The effect of canopy openness on shrub and fern diversity on Burnaby Mountain, BC

Hanna Jackson

Department of Biological Sciences, Simon Fraser University

*This report is a class project NOT peer-reviewed science


Introduction

Competition is a major factor affecting the distribution of organisms. A finite supply of any resource means that only a finite number of individuals can survive that share that resource requirement, and that those that most effectively compete for it will be successful. This means there is a selective advantage for lineages that can diversity to occupy novel niches, ultimately increasing diversity. In the case of plants, a major limiting resource is sunlight. The highly evolutionarily conserved mechanism by which sunlight is translated into usable energy is not a plastic phenotype, and as a result all plants rely on sunlight for energy. This means that in areas with low sunlight there are more constraints on the strategies (niches) available for plants to live and reproduce due to lower energy availability. With less niches available, we would expect that diversity would be decreased. Because of this, we hypothesize that in areas with more canopy cover, shrub and fern diversity will be decreased.


Methods

We collected out data on Burnaby Mountain in the British Columbia, Canada. It is in the Coastal Western Hemlock Biogeoclimactic Zone and consists largely of deciduous forest the early successional stage. Since logging in the 1940s it has been relatively undisturbed with the exception of the addition of a university at the mountain’s top in the 1960s.


We sampled at two sites on the mountain, one on the north and one on the south face, to capture as much ecological variation of the mountain as was feasible. We chose these sites along hiking trails that were easily accessible. We then set up a row of 12 20x20-m quadrant plots along the side of the trail, starting at our initial chosen sampling site, and another row of 12 20x20-m plots were sampled directly behind those. Within each of the 20x20-m plots, we took our measurements at one randomly decided point per plot. We did not sample less than 5-m away from the trail to account for any edge effects and we did not go further than 45-m away from the trail for logistic and safety reasons.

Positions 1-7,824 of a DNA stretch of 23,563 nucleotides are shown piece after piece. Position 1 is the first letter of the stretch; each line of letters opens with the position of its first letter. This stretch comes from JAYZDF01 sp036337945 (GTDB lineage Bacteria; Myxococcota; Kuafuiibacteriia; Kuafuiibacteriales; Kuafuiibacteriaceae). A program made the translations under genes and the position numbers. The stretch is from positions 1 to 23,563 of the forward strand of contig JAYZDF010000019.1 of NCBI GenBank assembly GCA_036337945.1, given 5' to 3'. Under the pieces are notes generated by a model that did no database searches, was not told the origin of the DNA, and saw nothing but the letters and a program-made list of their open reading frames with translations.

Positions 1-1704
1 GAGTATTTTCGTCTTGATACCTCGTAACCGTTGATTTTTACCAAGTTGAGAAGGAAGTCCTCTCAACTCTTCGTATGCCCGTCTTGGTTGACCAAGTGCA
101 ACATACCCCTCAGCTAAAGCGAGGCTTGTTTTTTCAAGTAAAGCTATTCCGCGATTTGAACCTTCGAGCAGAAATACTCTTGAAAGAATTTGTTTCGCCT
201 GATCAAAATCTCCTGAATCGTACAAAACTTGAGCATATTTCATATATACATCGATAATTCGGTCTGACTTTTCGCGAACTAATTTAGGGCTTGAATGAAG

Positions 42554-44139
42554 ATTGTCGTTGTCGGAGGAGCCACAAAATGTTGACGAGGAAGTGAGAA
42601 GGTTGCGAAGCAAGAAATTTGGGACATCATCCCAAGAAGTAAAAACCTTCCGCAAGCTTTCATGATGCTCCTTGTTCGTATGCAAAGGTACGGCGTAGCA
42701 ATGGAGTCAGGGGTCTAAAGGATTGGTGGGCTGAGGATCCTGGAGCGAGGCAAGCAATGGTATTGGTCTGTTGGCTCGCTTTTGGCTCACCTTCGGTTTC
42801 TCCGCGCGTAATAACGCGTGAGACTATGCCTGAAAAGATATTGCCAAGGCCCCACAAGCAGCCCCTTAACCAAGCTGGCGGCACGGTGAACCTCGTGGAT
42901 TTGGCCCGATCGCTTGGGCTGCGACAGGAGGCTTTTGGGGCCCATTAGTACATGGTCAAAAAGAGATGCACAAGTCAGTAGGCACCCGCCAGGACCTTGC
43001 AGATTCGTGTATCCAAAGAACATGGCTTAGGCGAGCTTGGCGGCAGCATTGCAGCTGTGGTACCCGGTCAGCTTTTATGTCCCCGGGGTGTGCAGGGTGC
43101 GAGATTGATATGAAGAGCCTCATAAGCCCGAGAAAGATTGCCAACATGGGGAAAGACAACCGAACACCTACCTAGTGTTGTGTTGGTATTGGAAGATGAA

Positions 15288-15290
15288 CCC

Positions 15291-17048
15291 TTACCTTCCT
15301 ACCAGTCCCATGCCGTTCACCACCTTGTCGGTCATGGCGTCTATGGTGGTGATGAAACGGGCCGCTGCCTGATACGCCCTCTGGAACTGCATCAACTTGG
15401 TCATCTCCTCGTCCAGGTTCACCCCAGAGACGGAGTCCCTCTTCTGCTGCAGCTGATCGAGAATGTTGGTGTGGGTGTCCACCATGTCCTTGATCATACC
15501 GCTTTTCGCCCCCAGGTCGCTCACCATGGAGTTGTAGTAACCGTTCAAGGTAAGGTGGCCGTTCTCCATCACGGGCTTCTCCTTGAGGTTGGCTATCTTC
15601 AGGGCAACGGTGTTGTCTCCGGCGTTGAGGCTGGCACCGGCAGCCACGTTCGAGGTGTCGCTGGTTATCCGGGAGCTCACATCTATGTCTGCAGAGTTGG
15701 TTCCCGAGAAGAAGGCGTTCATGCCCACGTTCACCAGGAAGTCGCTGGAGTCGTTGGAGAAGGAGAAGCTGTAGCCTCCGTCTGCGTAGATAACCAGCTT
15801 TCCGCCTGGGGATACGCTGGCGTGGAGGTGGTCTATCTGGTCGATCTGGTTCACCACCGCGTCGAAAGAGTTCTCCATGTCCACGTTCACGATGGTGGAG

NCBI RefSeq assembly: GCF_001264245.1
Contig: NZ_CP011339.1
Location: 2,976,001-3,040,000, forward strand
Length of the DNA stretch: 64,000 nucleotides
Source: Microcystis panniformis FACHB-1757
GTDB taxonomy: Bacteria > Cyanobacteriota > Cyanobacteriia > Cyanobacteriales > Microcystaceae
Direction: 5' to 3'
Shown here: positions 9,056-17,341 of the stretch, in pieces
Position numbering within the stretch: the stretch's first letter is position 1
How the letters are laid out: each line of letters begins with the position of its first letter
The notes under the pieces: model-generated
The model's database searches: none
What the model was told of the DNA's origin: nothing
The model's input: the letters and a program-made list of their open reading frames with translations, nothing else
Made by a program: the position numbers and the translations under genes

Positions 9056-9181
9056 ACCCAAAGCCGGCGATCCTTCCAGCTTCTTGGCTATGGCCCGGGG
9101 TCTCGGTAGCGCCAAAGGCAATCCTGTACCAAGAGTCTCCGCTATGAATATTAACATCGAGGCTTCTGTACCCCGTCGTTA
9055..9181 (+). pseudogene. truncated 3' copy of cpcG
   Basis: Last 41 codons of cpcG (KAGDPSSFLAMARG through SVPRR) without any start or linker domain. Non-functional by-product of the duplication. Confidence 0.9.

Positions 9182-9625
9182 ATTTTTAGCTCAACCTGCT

At the point in each plot, we took our measurements. We determined canopy cover via a computer program that estimates openness from a photo of the canopy. We took the photos from our points at 1.3-m off the ground, the program then converts it into a purely black and white image and determines percent of white pixels. We chose to measure number of shrub and fern species as our response variable because we hypothesized that tree cover would affect the number of species below, so we did not include trees of any size, the source of this shade, into our measurements. To determine the number of shrub and fern species per plot we employed the Line Intercept Method with a 5-m long transect running along the trail in a predetermined direction away from our point and counted any shrub or fern that crossed the transect line.


Results were analyzed in Rstudio using a regression analysis.


Results

We sampled at two sites on the mountain, one on the north on one on the south side. The north site had an average tree density of 153.5 trees per hectare and the south site had an average density of 196.1 trees per hectare. The mean canopy openness on the north side was 23.75% and for the south side it was 25%, with an overall mean over both sites of 24.38%.


We sampled at randomly chosen points within quadrat plots for canopy openness and number of shrub and fern species that crossed each 5-m transect (see methods). We found that as plot canopy openness increased, the number of shrub and fern species directly under significantly increased (R2=0.2318, p=0.00053, F=13.88) (see Figure 1).


Figure 1. We sampled at two sites on opposite sides of Burnaby Mountain, BC in the Pacific Northwest. We set up 20x20-m quadrats along trails and within each plot we randomly chose points from which to take measurements of canopy openness and number of shrub and fern species that crossed a 5-m long transect line. This figure shows that as canopy openness increases, the number of species of shrubs and ferns that intercepted our transect increased significantly (R2=0.2318, p=0.00053, F=13.88). Each data point is a measurement from one plot, and the regression line is shown.

Figure 1. We sampled at two sites on opposite sides of Burnaby Mountain, BC in the Pacific Northwest. We set up 20x20-m quadrats along trails and within each plot we randomly chose points from which to take measurements of canopy openness and number of shrub and fern species that crossed a 5-m long transect line. This figure shows that as canopy openness increases, the number of species of shrubs and ferns that intercepted our transect increased significantly (R2=0.2318, p=0.00053, F=13.88). Each data point is a measurement from one plot, and the regression line is shown.